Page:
DragonFly kernel List (threaded) for 2005-02
Re: rc and smf
Dan Melomedman wrote:
You don't see the point. It takes a long time to fix the fault. BSD has
nothing to do with this. The real world does. You don't want a nuclear
reactor to explode because it took an admin five minutes to notice the
fault, and restart the service.
It could be considered rash to presume to lecture the former Deputy
Battle Staff Commander, New York NORAD Air Defense Sector, on managing
nukes safely. I never lost a one.
Stop there, or go and google the warshot yields of GENIE, Nike-Hercules
(improved) and BOMARC.
Another example: a telecom can't afford to lose service in some of the
systems even for mere seconds. They lose thousands of dollars.
And note that after military service, the same individual pursued a
telecoms IS/IT career from Northrop-Page (1968) thru Cable & Wireless
(until 1994) - and still does - Conducive Group (Asia) Limited (1994 to
exactly why Erlang, the language originally designed with telecom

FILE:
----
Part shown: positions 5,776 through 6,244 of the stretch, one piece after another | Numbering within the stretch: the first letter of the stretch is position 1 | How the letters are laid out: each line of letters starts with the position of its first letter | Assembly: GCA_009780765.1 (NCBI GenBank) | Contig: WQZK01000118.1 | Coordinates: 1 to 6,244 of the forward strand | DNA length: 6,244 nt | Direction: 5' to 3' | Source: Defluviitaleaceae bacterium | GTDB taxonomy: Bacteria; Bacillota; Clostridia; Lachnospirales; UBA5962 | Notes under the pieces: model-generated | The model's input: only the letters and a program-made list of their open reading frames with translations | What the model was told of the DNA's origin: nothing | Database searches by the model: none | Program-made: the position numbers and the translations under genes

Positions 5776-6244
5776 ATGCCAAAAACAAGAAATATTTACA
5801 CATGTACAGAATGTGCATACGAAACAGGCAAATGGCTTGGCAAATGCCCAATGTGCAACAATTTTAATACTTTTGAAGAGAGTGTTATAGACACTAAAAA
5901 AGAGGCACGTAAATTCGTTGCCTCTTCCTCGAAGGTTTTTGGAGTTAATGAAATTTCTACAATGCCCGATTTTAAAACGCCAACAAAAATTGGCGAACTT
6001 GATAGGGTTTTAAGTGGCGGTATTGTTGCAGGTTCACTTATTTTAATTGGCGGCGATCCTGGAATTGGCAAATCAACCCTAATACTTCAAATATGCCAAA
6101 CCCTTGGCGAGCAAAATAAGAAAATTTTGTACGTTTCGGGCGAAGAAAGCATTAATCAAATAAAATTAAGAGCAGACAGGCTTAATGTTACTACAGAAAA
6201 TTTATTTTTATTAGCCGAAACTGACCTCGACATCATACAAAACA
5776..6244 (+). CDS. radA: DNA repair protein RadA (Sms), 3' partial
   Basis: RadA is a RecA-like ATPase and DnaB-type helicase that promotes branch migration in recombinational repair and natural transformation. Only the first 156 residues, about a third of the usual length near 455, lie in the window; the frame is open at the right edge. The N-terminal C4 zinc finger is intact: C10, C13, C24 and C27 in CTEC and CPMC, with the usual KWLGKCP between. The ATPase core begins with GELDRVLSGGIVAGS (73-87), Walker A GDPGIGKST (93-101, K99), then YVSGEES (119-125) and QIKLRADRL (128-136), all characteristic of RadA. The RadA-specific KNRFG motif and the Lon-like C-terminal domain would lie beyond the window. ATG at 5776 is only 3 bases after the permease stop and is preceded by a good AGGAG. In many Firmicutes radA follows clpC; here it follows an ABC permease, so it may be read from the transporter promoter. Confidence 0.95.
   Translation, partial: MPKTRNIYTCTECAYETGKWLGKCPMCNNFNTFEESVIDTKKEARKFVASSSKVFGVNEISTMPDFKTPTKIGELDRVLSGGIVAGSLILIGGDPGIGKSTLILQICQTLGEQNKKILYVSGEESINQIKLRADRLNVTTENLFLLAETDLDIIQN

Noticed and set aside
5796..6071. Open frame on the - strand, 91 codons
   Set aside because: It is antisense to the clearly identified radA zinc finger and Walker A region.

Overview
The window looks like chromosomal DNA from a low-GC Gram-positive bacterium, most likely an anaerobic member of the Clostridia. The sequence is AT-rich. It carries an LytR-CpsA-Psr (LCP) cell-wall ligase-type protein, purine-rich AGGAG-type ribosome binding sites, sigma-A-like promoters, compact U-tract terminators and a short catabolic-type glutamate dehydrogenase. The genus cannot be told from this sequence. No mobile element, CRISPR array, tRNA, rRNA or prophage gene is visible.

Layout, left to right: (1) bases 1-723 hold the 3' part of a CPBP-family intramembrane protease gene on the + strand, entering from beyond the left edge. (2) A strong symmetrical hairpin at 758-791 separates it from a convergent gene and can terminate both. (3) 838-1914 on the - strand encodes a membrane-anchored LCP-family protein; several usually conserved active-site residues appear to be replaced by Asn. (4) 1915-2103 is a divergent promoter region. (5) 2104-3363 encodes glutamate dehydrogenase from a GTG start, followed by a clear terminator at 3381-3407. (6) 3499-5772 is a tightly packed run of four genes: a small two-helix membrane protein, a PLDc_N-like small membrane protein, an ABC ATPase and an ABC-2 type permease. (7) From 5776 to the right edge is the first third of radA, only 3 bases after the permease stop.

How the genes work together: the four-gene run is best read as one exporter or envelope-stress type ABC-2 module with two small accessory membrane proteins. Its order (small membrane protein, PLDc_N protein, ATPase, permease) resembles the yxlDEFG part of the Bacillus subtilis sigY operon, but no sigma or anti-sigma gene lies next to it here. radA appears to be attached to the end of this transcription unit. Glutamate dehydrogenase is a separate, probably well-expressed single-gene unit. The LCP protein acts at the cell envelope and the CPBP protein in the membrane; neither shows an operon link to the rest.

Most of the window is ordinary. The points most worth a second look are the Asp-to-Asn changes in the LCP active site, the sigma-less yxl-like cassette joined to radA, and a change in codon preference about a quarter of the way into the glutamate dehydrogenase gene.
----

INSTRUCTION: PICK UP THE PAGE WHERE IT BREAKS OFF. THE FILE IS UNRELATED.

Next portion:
requirements in mind has supervision in its feature set! When you make a
call in the UK, it runs through an Ericsson switch running Erlang that
supervises its processes, and restarts them if they fail.
Horsepuckey. Tell it to the Royal Marines.
I was responsible for the V.36 (not V.35) routing and billing interface
software to an AXE-10 International gateway switch in London that was
odd-man-out in UK's largely 'anything-BUT Ericcson' environment. GSM,
some, fixed-line and international, NOT.
A Senior Ericsson exec once apologized 'on behalf of all hundred
thousand Ericsson employees' for that particularly unfortunate POS.
Erlang is largely concept, and near-as-dammit uniquely Ericsson.
What are you doing now? Googling for off-the-wall trivia to throw out
here so as to delay developers?
supervision may be new to some people on this list, but it isn't anything
new or detrimental.
Google AN/FSQ-7 and AN/GSA-51 and their fallback modes while you are
thinking 'new to...'
Doubt you were born yet.
When you find yourself at the bottom of a hole, good advice is 'stop